The last year has brought a significantly renewed focus on culture in companies and organizations. Through some combination of bad PR and leadership mis-steps, and nearly every organization thinking about how and when people may return to offices post-pandemic, there’s been a lot of talk about how to define culture and how to shape it.
In my own work with clients, creating and maintaining a culture that is thriving, inclusive, and meets the needs of the company’s mission is the single most common set of issues leaders are grappling with today.
Now more than ever, culture isn’t set at the top — it’s determined by employees wanting to be in a place where they feel they have a voice, they can do work that plays to their strengths, and where they feel cared for.
Last year, I shared 10 key questions leaders should ask when evolving their culture. The pandemic and a wholly new way of working created an opportunity — wanted or not — to focus on culture. Since then, the focus on culture has only intensified at just about every organization I’m aware of.
Today, based on a lot of conversations with clients and observing what I’m seeing in the workplace, I’m sharing six guiding principles for how you can think about creating the culture that you want — and that the people you work with want.
First, WHAT do WE mean by ‘culture?’
Culture is really how we work. How do people within a system work together, interact, communicate, and collaborate to achieve the organization’s objectives? It’s not the food, the swag, or just a set of aspirational slogans.
Culture is everybody’s job — not just the job of the HR team or a single leader. Leaders can set expectations, lead by example, and importantly, empower employees to be their best, but it’s set by employees and how we work and interact collectively.
Six New Guiding Culture Principles
- Culture is ALL people, ALL the time. As I wrote in Honestly Speaking, everything you do — every email you send, every meeting you lead, every interaction you have — either makes the culture better or makes it worse. Nothing is culturally neutral. It’s about people and our actions. And culture is relevant to consider through the entire employee experience. The way you recruit and interview people is as important to a thriving culture as is how you treat people on Day 1, Day 1000, and in when they are exiting the organization. Those moments signal what you care about and how people feel welcome, safe, and can contribute.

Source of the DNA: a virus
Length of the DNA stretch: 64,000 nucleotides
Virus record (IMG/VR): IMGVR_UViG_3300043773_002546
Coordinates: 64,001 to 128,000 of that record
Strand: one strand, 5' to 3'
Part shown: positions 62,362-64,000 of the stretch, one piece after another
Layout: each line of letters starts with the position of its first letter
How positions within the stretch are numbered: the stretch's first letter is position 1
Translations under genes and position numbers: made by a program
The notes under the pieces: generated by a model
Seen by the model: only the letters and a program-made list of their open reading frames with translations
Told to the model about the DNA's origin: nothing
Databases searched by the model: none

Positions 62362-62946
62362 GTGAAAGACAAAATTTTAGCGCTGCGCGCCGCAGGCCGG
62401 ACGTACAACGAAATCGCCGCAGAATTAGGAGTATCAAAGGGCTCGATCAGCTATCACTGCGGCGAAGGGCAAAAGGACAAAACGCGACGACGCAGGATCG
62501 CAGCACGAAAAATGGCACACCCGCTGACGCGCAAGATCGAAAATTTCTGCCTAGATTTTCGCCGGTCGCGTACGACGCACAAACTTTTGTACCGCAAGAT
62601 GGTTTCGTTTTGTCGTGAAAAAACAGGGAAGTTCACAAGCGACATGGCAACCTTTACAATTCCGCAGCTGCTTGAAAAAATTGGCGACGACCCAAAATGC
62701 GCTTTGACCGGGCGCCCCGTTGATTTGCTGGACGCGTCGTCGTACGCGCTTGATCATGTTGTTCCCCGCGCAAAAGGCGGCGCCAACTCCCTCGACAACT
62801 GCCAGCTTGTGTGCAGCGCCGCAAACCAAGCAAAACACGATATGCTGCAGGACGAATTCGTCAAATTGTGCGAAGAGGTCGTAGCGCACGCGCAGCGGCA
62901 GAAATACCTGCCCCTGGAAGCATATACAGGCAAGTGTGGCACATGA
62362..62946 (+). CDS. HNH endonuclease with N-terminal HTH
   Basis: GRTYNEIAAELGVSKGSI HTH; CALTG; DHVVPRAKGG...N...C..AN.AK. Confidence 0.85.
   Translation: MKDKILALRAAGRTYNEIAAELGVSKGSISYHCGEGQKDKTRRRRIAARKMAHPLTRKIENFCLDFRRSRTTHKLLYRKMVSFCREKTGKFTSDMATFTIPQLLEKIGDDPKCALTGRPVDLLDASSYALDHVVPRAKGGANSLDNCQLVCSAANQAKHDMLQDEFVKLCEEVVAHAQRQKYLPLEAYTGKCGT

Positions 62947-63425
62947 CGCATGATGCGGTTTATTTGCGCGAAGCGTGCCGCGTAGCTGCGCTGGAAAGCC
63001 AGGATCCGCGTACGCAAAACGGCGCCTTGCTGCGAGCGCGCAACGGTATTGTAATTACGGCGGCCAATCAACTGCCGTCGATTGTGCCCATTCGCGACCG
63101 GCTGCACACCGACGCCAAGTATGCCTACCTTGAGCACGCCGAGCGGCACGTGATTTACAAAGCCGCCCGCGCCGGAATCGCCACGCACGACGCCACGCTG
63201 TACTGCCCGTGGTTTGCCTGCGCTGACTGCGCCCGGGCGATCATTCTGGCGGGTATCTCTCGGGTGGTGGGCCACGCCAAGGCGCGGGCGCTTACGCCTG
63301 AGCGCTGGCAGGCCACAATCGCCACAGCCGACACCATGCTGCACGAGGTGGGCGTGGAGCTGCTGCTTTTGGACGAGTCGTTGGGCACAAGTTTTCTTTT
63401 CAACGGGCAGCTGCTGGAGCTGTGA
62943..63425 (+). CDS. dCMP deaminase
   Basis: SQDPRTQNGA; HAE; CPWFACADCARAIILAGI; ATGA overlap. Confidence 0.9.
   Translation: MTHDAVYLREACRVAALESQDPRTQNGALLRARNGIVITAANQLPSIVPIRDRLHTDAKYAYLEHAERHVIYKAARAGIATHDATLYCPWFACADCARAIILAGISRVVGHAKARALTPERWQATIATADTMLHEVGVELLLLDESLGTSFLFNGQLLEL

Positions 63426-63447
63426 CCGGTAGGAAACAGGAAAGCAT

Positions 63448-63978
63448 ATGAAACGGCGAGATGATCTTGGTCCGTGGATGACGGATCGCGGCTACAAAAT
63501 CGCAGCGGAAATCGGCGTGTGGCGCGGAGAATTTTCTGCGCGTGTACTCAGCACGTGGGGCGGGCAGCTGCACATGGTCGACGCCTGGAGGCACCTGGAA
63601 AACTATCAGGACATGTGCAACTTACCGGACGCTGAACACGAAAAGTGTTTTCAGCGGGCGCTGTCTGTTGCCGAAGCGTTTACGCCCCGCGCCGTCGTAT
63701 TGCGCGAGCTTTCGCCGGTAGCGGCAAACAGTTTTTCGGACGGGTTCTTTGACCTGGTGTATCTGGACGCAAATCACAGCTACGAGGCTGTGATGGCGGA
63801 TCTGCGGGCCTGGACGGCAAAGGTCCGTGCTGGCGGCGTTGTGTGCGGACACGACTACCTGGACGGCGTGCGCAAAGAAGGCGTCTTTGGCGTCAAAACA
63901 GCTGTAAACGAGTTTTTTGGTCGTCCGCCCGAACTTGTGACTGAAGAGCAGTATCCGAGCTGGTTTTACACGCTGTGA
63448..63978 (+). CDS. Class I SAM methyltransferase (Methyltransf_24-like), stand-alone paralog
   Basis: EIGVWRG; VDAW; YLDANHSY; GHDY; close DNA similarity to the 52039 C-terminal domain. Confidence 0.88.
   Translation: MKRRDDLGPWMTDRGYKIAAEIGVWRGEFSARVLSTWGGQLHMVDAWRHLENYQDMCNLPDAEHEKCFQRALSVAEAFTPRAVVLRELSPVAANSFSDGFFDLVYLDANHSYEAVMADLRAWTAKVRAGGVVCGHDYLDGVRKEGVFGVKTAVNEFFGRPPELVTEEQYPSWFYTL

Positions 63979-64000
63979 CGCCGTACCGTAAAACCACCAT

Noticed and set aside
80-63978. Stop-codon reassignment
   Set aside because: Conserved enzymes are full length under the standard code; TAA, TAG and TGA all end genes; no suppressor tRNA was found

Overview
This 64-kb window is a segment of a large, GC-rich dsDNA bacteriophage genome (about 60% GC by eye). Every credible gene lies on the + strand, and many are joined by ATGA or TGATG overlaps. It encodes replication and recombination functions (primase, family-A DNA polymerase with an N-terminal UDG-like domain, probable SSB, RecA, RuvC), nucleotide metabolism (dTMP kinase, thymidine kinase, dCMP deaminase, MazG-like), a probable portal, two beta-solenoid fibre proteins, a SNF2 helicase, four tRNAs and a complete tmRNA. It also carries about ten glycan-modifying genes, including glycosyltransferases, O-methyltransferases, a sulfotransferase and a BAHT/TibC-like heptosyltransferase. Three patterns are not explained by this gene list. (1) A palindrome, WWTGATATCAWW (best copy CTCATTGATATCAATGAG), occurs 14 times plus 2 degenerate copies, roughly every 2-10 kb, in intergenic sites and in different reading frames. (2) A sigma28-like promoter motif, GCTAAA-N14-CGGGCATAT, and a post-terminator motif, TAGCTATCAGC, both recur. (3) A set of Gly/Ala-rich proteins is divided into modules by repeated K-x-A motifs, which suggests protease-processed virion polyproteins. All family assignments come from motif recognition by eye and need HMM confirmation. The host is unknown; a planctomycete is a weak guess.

- It matters less what you SAY, and more what you DO. In Honestly Speaking one of the main takeaways I share about communication is, “It matters less what you SAY, and more what people HEAR.” A similar formulation works for culture: It matters far less what you SAY, and far MORE what you DO. It’s great to say that you have a culture where people are cared for, where you value diversity and inclusion, where people can advance in their careers regardless of their title or family obligations. But how do employees experience your culture? How do you show people you care about them? How do you create and keep an environment where people feel included? What does your promotion system demonstrate about how people advance in your organization? Without aligning your words and your actions, what people experience rings hollow and undermines your long-term credibility and makes it harder for people to feel they belong and want to contribute in meaningful ways. As organizational psychologist Adam Grant recently wrote, “The most direct way to figure out what’s valued in a culture isn’t to listen to what people way is important. It’s to pay attention to who gets rewarded and promoted into leadership roles.” Most people experience a culture and the connection between words and outcomes primarily through their direct manager. This is why investing in communication and management training is so important for any company that wants to be effective. Most managers aren’t great, or didn’t become managers because they are good at managing and leading. We all need help here, and so training and focus here is really important, especially because the vast majority of us WANT to get better.